How to Name a Novel: The CAM Method

I’m not the best at a first-draft name. It’s tough, because I’m usually writing it with little to no knowledge of how the project will actually turn out. I may as well call it NOVEL 09 DRAFT1 and be done.

Inevitably, I’ll have to change the name when it goes to my agent. But what do I call it now? How do I alter the way I think and talk about the book?

I use a chart.

The CAM Method

As a user experience pro by day, I have to design a lot of products, and that means new names and new logos. The CAM Method is a mind-mapping system I created to brief clients and elicit their hidden motivations and thoughts about products and services.

You have three categories: conventions, adjectives and metaphors. Brainstorm everything you can to fill each of them and look for maximum overlap.

Conventions

Conventions are the current industry standards. Think of them as comparable titles to your book, movies you consider similar, visual language you want to borrow and more.

This category is where you set your values. Put a plus sign (+) by anything you want to emulate. Put a minus (-) by anything you want to avoid.  Conventions will give you a strong indicator of where you stand.

Adjectives

Adjectives are descriptors you’d use for your story. This category is usually the longest, because it’s easy to come up with single words to fit your story. These will help you create the mood of your title.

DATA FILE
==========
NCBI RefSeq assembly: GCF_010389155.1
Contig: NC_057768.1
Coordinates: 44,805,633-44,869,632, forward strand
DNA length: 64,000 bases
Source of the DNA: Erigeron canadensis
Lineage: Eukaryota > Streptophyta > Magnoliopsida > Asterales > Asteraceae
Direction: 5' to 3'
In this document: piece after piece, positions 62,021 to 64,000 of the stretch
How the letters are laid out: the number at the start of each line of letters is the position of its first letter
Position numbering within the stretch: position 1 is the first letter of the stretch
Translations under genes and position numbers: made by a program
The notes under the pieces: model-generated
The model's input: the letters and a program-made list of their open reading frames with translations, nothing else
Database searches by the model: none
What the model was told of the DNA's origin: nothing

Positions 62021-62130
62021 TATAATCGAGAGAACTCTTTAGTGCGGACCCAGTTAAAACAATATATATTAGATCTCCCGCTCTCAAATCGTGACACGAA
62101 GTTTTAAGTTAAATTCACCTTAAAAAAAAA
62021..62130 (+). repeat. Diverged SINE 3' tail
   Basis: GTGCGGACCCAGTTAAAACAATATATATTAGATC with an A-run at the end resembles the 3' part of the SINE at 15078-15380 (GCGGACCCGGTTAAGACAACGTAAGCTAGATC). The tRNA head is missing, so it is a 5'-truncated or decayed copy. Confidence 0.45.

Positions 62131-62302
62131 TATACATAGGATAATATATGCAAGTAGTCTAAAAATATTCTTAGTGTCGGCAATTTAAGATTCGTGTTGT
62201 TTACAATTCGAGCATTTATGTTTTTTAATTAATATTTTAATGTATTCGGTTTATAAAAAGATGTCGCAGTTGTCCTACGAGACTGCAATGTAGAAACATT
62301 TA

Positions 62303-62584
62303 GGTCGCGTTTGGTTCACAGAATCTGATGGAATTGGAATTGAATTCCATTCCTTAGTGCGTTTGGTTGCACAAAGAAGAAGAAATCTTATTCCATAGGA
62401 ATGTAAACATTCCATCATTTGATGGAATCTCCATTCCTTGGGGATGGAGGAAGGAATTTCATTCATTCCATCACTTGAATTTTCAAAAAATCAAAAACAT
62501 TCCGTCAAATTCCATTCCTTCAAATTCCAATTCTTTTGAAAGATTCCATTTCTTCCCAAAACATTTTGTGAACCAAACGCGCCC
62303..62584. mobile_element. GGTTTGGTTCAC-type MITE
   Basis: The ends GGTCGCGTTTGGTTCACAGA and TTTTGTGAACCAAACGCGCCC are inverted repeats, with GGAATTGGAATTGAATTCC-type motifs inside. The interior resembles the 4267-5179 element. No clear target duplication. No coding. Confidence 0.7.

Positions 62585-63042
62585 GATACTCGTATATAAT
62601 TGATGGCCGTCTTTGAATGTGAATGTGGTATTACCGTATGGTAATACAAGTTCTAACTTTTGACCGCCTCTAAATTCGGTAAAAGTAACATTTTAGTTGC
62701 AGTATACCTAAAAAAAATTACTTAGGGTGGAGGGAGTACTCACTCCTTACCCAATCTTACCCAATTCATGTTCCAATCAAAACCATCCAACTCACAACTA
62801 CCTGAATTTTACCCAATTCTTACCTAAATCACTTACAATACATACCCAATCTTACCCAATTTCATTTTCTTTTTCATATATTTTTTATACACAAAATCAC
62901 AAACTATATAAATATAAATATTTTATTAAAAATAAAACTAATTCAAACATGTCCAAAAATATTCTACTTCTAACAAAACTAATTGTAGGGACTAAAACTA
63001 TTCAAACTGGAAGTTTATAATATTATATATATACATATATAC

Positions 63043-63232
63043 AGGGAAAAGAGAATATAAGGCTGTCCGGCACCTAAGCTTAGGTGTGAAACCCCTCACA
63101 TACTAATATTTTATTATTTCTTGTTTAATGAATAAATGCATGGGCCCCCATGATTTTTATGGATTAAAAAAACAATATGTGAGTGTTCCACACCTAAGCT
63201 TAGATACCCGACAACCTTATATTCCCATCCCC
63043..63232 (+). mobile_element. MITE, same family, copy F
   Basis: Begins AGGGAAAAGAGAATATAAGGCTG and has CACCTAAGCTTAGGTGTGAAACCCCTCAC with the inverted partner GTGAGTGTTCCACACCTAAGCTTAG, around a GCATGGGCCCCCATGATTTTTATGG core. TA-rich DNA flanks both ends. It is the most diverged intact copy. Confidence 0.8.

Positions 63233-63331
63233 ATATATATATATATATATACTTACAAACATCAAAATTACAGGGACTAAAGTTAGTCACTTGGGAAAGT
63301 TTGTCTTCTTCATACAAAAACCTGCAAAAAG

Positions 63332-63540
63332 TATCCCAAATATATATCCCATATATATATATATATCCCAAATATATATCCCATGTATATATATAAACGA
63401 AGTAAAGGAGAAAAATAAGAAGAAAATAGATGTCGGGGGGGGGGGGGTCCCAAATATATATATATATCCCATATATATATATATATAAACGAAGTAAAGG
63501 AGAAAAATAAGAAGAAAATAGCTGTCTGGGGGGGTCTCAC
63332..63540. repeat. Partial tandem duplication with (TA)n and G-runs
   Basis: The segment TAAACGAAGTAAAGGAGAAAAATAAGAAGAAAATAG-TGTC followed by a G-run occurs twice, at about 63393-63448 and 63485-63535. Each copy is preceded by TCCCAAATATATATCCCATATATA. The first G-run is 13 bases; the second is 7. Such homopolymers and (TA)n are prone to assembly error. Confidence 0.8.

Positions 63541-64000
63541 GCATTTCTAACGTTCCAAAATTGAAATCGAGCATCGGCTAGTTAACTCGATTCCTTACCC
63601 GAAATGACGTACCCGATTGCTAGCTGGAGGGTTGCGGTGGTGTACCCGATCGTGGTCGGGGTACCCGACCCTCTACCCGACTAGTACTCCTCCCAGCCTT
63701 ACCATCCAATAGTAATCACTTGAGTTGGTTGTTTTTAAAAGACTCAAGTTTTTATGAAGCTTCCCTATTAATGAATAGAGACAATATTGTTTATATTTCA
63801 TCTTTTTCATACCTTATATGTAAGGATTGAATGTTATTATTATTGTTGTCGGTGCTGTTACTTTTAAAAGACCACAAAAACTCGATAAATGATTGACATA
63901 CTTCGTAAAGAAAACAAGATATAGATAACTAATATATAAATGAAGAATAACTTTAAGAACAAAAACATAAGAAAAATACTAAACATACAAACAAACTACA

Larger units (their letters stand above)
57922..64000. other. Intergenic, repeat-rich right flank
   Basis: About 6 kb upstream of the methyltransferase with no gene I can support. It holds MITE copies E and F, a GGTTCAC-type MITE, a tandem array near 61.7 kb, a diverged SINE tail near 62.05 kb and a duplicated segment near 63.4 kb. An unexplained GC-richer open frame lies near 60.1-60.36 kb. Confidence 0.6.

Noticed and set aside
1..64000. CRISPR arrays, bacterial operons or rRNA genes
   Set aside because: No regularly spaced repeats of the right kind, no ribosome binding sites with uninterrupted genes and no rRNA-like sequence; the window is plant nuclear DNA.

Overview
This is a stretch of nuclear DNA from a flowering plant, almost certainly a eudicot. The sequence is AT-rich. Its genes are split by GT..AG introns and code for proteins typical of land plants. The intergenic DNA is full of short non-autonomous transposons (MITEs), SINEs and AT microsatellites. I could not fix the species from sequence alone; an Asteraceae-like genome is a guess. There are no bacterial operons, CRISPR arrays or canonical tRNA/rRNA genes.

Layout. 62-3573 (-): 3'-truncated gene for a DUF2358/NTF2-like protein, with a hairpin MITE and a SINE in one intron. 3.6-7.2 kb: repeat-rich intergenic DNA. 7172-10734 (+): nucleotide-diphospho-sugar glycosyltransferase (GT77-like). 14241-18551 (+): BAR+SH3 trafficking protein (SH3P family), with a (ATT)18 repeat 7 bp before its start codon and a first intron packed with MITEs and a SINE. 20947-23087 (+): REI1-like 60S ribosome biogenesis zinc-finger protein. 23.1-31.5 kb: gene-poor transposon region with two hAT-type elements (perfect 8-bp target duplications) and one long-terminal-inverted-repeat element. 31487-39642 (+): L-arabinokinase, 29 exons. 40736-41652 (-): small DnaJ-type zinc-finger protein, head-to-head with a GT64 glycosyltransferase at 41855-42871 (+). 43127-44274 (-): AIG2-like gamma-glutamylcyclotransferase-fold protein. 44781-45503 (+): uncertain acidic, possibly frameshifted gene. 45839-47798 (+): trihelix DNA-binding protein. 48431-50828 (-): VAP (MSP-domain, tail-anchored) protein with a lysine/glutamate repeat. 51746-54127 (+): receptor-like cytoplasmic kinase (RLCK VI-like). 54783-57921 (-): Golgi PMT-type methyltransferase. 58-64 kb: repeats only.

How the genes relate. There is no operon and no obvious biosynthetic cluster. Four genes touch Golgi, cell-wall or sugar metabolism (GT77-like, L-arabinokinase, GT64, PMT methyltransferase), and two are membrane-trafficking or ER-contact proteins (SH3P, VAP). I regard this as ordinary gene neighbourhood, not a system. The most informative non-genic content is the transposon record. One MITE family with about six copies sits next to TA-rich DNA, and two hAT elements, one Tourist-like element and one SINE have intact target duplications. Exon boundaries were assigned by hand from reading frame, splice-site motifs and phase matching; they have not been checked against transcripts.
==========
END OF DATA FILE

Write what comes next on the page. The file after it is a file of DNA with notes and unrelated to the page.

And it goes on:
Start with genre-type words. Where do you see your book fitting on a bookshelf? What about a movie store? If you’re a genre-bender, list every adjective that influenced you.

Metaphors

Metaphors describe the primary plot action in another light. They help you uncover theme and narrative direction.

What’s happening within the context of the story? Are the characters hunting someone? I doubt they are literally in the woods with guns. Are they cursed by bad luck? Are they getting revenge or seeking atonement? Are the characters like ghosts from a better world?

How else can you describe your plot in metaphor?

Now put it all together!

Once you’ve filled out the three categories, a pattern should start to emerge. Work backward. Start with a metaphor, and apply an adjective to create a mood. Link that to one of your conventions, and you’ve got a sparkling new title!

I like to poll my trusted readers once I’m done. Get their thoughts. Find out how your titles make them feel, because that’s the most important thing.

Last, but not least:

Do not ever, ever, ever, ever, give your customer a title you dislike, because that’ll be the one they choose. I’m not kidding here. I haven’t made this mistake with books, but design-wise, I’ve got a lot of ugly babies out there.

Do not fuck around with a title you hate.

Leave a Reply